The best part about it all is that you have fun while learning with Mrs. Retter. I remember classes always being full of laughter, humorous tangents, and quirky puns. Mrs. Retter stresses that in every conduit of academia, there is an aspect of fun. Learning that at an early age is just plain awesome, because it leaves students /wanting/ to learn more.


Truth be told, I’ve thought about you many times over the years. In fact, I can barely even remember any of my other middle school teachers, but I remember every day of your class, and probably every lesson (both academic and personal) that you instilled in my mind. You don’t realize until you’re grown, but those middle school years are rough. Most influences in tween life are ostracizing and scary – but you remain a shining light of happiness from those years for me. Quite frankly, I don’t think I would even be writing this note to you from a KPBS e-mail account if you hadn’t been my sixth grade teacher. I still have the small barking dog toy I won from one of your contests, and a frog eraser you gave me, too. Not to mention all the confidence and desire to pursue a career in writing – neither of which you allowed to be squashed by peer pressure….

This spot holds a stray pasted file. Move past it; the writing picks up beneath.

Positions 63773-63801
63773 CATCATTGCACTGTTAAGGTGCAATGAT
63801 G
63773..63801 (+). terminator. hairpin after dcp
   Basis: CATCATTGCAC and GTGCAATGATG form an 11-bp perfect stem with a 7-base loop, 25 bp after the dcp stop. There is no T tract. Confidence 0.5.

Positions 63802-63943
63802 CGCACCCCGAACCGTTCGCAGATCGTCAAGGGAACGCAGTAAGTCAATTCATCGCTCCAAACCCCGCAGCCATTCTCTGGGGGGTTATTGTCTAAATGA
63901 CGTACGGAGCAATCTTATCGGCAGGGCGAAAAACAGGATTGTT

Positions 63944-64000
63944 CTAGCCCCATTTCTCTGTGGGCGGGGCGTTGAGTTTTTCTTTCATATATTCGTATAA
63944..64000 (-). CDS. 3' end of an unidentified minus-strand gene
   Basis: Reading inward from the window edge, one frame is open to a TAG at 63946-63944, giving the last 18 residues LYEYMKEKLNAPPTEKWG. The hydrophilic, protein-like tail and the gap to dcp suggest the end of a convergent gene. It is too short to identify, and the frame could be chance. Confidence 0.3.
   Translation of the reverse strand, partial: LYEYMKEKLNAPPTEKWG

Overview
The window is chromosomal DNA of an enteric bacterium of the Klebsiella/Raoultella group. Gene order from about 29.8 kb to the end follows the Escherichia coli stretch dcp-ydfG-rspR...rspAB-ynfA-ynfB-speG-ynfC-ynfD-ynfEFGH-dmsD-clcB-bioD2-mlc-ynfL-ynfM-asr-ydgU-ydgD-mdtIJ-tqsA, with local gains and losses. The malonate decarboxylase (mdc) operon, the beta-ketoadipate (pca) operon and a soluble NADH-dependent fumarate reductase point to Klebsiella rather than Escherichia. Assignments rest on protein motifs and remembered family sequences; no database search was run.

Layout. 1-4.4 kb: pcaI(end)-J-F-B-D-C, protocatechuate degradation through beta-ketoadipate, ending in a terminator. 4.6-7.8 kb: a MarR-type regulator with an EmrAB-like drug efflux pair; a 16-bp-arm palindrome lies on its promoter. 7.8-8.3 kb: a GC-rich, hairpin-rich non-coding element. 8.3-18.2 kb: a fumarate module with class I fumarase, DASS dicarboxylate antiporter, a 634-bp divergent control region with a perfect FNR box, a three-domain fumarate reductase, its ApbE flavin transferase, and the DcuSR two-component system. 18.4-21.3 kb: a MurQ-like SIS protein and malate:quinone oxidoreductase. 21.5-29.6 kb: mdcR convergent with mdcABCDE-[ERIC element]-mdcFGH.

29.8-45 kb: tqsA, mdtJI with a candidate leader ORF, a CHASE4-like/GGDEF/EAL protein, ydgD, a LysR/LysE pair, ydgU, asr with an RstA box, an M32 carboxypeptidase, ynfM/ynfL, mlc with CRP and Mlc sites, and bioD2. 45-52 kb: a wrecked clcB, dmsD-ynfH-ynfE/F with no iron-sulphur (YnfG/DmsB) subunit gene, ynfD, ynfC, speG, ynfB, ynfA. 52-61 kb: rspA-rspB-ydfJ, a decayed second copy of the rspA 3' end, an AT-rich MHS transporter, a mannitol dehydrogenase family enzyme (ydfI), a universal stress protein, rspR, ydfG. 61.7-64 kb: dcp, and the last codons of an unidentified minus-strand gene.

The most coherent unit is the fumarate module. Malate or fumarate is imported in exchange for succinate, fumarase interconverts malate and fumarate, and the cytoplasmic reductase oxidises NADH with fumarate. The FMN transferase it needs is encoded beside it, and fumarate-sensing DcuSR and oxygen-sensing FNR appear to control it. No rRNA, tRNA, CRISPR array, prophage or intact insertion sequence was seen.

…I thank you for teaching me to love the qualities in people that set them apart. I only hope my career can flourish here in San Diego so that I can send my own children to you one day. I think you were always meant to have your own school.


I had the fortunate opportunity recently to meet with Mrs. Retter, and observe her classroom instruction with my daughter. Both my daughter and I were apprehensive about the seminar program rigors, and weren’t sure if her academic skills would be up to Seminar level. Let me say that after only two hours of observing Mrs. Retter in action, and interacting with her and the students, our concerns were alleviated.

Like all seminar students, K is a highly intelligent child; but along with that comes sensitive natures and other “quirks” with kids who “think differently.” Many of these kids are bored by most traditional instructional methods; and simply piling on more work actually turns them off even more (like my daughter)! As Mrs. Retter told us, “You won’t be bored in my class, and you’ll love working harder than you ever have before.”

I saw Nancy reach these kids by challenging them with an inspirational, passionate and fearless instructional style. But most crucially, it was tempered with a depth of caring and genuine humanity I have rarely witnessed in all my years of schooling. After we left, K said, “I know it’s going to be hard, but with Mrs. Retter as my teacher, I know I can do it.”


Mrs. Retter, you taught me a lot of cool things, stimulated my mind, and opened my world to much more. Thus said, I feel that is proper for me to strive to let nachas be received where it is due. When I was in your 6th grade class you gave all of your students a project to read a novel dealing with some type of international topic. Out of the list of novels you provided as possible selections I chose the one which seemed to shorter and well illustrated. It was titled with the “beads” or something, it was the story of refugees from an African country in the midst of civil war and genocide.